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Franciscan Influences: Learning With Missioners

This is one of a continuing series by the Province’s partners-in-ministry. The last, written by a staff member of Holy Name Parish in New York City, appeared in the March 27, 2013 issue of HNP Today. Here, a former participant in the Franciscan Mission Service program shares the impact that people she has met both in South America and in New Jersey has had on her. 

I am a relative newcomer to the Franciscan family. My first dance with the Franciscan life was in 2006 when Franciscan Mission Service director Megeen White-Testa drew my husband Richard and me to the FMS lay missionary program by her humility, simplicity, openness, and loving presence, and then by handing us maracas, a tambourine and a rainstick to make music at a Mass with just three people, in the tiny chapel at Casa San Salvador in Washington.

During the 12-week FMS formation, Megeen invited various returned missioners to share stories. Their lessons rise up today from my memory, many times in a flash of stark contrast to this American lifestyle. The following excerpts are adapted from my recollections and are missioner tales as well as examples of Franciscan charism.

Stories from Abroad
“The poor have nothing to lose by asking you for what you have. It’s not a lack of respect. Many times, it is essential in order to survive. In the Sierra Leonean village where I lived, a woman who had many children asked me for my ration of rice almost every day. Sometimes, I gave to her and went without. Other days, I said no. There were no hard feelings.”

“A woman came to my hut every day, asking, “How are you?” Then we sat for hours, sipping tea without saying hardly anything else. After a few months of doing this and learning from her example of patience, I finally earned her trust and was welcomed into the village.”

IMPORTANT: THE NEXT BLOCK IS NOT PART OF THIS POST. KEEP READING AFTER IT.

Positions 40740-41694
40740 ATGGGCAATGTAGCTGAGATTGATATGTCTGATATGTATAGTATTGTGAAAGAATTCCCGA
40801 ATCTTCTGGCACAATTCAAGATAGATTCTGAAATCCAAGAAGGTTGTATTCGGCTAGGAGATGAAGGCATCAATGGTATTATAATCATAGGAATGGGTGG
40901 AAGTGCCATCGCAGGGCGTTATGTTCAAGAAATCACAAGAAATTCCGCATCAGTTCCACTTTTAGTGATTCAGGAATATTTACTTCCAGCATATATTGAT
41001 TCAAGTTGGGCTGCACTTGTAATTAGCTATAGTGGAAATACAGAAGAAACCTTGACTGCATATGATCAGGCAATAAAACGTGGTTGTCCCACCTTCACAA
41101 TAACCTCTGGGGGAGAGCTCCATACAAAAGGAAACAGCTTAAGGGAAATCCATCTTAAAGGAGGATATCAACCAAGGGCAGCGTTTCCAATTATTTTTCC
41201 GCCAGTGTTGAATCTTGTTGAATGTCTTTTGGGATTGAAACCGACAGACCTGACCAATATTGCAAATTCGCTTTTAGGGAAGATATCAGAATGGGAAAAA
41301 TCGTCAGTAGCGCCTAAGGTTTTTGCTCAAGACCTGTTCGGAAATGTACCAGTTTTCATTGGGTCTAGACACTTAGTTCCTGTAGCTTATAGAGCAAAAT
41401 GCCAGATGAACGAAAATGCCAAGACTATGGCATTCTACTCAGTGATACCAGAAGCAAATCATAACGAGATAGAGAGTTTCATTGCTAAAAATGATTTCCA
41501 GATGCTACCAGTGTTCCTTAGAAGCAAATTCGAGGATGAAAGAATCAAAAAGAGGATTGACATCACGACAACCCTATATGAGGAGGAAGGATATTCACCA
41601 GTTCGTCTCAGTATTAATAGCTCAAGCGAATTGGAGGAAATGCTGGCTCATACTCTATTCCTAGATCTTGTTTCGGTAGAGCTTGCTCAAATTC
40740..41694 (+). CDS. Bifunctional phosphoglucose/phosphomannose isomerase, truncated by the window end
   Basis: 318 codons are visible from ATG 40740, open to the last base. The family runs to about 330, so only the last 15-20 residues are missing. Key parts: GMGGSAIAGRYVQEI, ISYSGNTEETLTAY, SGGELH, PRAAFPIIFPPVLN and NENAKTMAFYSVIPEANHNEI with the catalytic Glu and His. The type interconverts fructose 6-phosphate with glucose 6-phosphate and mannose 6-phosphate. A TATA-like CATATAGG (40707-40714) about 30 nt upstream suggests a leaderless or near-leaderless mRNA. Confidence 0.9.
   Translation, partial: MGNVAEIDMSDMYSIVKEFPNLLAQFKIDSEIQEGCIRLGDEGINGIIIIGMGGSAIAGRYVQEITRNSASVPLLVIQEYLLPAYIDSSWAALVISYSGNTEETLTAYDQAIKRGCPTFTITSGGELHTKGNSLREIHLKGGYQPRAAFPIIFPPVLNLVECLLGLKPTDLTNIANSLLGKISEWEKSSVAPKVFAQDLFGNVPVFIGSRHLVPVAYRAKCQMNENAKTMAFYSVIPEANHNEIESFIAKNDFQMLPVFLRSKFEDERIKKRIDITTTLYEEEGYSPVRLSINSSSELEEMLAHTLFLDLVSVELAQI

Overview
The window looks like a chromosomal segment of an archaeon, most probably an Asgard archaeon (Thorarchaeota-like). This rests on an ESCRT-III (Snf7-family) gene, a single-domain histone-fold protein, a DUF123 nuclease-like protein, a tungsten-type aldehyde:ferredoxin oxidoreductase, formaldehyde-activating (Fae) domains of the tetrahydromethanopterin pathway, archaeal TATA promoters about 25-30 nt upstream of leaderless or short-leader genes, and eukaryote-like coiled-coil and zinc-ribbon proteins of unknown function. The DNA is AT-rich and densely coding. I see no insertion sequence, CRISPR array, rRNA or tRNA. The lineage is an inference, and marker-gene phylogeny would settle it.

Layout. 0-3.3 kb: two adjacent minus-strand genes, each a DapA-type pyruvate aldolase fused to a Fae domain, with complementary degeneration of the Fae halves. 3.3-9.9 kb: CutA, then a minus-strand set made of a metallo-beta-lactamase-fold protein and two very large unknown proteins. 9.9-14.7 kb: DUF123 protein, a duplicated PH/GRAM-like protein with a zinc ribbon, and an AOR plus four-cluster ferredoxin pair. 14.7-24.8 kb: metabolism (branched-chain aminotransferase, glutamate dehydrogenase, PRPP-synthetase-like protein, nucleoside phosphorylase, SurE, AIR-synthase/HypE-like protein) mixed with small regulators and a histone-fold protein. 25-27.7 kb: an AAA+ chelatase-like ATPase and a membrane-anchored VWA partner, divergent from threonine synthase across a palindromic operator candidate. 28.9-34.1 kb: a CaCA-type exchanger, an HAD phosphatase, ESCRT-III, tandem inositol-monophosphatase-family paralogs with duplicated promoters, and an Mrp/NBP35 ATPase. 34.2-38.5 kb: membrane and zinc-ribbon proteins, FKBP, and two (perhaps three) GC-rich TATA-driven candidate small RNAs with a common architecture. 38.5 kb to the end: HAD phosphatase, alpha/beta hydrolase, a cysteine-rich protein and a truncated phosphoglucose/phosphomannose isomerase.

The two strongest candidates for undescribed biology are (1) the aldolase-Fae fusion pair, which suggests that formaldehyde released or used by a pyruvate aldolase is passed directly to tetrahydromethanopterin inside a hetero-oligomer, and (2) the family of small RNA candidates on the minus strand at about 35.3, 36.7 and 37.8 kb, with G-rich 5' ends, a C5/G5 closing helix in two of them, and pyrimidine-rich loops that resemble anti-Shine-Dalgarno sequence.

“You are walking on sacred ground as a foreign missionary. God is already at work through his people. Look for him in them.”

“After attending the funerals of villagers who had succumbed to disease, I finally allowed the grief to overcome me. I sobbed aloud at the funeral of a child I had known. A man standing next to me said, ‘Sister, now that our suffering has become your suffering, we are one family.'”

“As young friars living abroad, we treated ourselves at times to golf at the country club. One day, as we left the country club gates in our car, a family was seated on the road, outside the fence, sharing what they had to eat. The image struck us. We were inside at a place of privilege and the poor were outside. Where did Jesus stand? We, as friars, are called to choose which side of the fence to stand on. My brother friar and I canceled our club membership and sold our car soon after.”

Colorful, Dedicated Friends
The lay missioners and friars told of quiet moments of conversion via the radical joy and deep pain of the poor, humbly standing in solidarity, learning to receive gifts, choosing less material comfort, and recognizing brothers and sisters in the least expected places. Our hearts and minds carried these stories to Bolivia in January 2007, where and when we met an array of colorful and fraternal friends from the Franciscan family. I will highlight only two of many.

Don Pavel, a Third Order Secular Franciscan, worked every Friday cutting vegetables and meat and served the meal on Saturdays to the 200 poor who stood in line for soup. Once a year, Don left Cochabamba with one change of clothes, a bar of soap and his Bible, in order to travel for several weeks throughout the Bolivian Amazon to evangelize among the tribal peoples. He ate what was offered, sometimes monkey or snake, and slept on woven mats in open air pahuichis (huts). Don Pavel radically walked in Francis’ footsteps.